The Research Experiences for Undergraduates (REU) program supports active research participation by undergraduate students in any of the areas of research funded by the National Science Foundation. REU projects involve students in meaningful ways in ongoing research programs or in research projects specifically designed for the REU program. This solicitation features two mechanisms for support of student research: (1) REU Sites are based on independent proposals to initiate and conduct projects that engage a number of students in research. REU Sites may be based in a single discipline or academic department, or on interdisciplinary or multi-department research opportunities with a coherent intellectual theme. Proposals with an international dimension are welcome. A partnership with the Department of Defense supports REU Sites in DoD-relevant research areas. (2) REU Supplements may be requested for ongoing NSF-funded research projects or may be included as a component of proposals for new or renewal NSF grants or cooperative agreements.
Undergraduate student participants in either Sites or Supplements must be citizens or permanent residents of the United States or its possessions.
Students may not apply to NSF to participate in REU activities. Students apply directly to REU Sites and should consult the directory of active REU Sites on the Web at http://www.nsf.gov/crssprgm/reu/reu_search.cfm.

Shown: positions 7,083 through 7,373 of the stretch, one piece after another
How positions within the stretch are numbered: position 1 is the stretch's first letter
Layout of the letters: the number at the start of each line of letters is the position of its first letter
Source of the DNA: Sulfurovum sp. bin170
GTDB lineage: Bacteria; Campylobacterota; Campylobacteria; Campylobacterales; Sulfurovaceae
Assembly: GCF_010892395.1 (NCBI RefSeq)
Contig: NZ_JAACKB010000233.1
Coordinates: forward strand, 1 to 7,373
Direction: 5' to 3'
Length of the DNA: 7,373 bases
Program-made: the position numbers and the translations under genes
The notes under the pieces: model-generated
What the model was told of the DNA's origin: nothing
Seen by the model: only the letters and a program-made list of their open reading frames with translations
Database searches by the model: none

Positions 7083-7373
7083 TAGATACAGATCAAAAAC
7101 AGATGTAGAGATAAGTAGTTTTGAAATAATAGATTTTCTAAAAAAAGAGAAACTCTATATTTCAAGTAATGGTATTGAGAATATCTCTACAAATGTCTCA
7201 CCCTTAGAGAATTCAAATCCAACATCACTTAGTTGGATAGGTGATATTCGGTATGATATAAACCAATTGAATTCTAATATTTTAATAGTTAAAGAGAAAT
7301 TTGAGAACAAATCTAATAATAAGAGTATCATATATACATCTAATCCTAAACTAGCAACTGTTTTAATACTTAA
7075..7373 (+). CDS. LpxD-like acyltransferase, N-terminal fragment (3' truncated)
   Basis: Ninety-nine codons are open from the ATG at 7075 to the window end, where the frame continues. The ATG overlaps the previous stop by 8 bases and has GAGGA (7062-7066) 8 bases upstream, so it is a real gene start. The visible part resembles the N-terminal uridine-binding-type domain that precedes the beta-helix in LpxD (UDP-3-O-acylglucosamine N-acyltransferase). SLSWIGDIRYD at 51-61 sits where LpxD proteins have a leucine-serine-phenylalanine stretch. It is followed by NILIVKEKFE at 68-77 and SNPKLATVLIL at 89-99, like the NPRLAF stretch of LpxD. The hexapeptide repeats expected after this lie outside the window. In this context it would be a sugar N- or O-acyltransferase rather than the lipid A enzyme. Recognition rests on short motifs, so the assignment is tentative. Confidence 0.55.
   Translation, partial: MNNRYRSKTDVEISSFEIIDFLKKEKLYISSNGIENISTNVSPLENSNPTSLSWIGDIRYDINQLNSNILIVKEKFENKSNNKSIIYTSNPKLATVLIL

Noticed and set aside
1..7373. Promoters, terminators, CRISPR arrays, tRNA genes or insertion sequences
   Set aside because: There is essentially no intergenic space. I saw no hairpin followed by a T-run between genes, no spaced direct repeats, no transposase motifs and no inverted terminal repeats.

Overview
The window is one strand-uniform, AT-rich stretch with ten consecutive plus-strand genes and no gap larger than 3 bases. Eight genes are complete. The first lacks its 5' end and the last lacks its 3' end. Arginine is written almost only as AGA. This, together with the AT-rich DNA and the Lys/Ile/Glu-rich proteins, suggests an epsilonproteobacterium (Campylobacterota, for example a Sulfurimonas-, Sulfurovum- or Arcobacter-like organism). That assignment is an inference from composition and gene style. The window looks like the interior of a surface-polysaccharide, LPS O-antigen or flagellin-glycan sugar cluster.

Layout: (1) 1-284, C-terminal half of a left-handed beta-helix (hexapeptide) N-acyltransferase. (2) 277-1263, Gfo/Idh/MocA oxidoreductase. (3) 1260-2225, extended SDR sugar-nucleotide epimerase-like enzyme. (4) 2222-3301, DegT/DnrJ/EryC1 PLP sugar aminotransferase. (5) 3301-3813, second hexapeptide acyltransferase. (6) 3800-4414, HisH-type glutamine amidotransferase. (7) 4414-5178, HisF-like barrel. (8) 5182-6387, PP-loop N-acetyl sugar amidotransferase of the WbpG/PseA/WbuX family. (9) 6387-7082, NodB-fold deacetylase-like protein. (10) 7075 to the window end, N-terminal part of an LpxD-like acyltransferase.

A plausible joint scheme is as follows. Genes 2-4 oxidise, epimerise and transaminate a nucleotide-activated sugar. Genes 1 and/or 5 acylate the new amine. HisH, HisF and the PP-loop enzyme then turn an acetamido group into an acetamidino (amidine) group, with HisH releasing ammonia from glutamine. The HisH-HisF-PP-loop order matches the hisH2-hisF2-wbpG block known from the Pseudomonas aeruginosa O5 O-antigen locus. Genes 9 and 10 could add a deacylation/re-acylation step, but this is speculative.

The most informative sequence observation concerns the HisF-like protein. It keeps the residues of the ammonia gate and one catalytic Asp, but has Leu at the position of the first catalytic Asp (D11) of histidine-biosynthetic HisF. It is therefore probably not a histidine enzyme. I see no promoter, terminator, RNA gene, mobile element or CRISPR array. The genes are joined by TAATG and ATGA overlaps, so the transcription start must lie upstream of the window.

The Research in Undergraduate Institutions (RUI) activity supports research by faculty members of predominantly undergraduate institutions through the funding of (1) individual and collaborative research projects, (2) the purchase of shared-use research instrumentation, and (3) Research Opportunity Awards for work with NSF-supported investigators at other institutions. All NSF directorates participate in the RUI activity. RUI proposals are evaluated and funded by the NSF programs in the disciplinary areas of the proposed research. Eligible "predominantly undergraduate" institutions include U.S. two-year, four-year, masters-level, and small doctoral colleges and universities that (1) grant baccalaureate degrees in NSF-supported fields, or provide programs of instruction for students pursuing such degrees with institutional transfers (e.g., two-year schools), (2) have undergraduate enrollment exceeding graduate enrollment, and (3) award an average of no more than 10 Ph.D. or D.Sc. degrees per year in all NSF-supportable disciplines. Autonomous campuses in a system are considered independently, although they may be submitting their proposals through a central office. A Research Opportunity Award is usually funded as a supplement to the NSF grant of the host researcher, and the application is submitted by the host institution.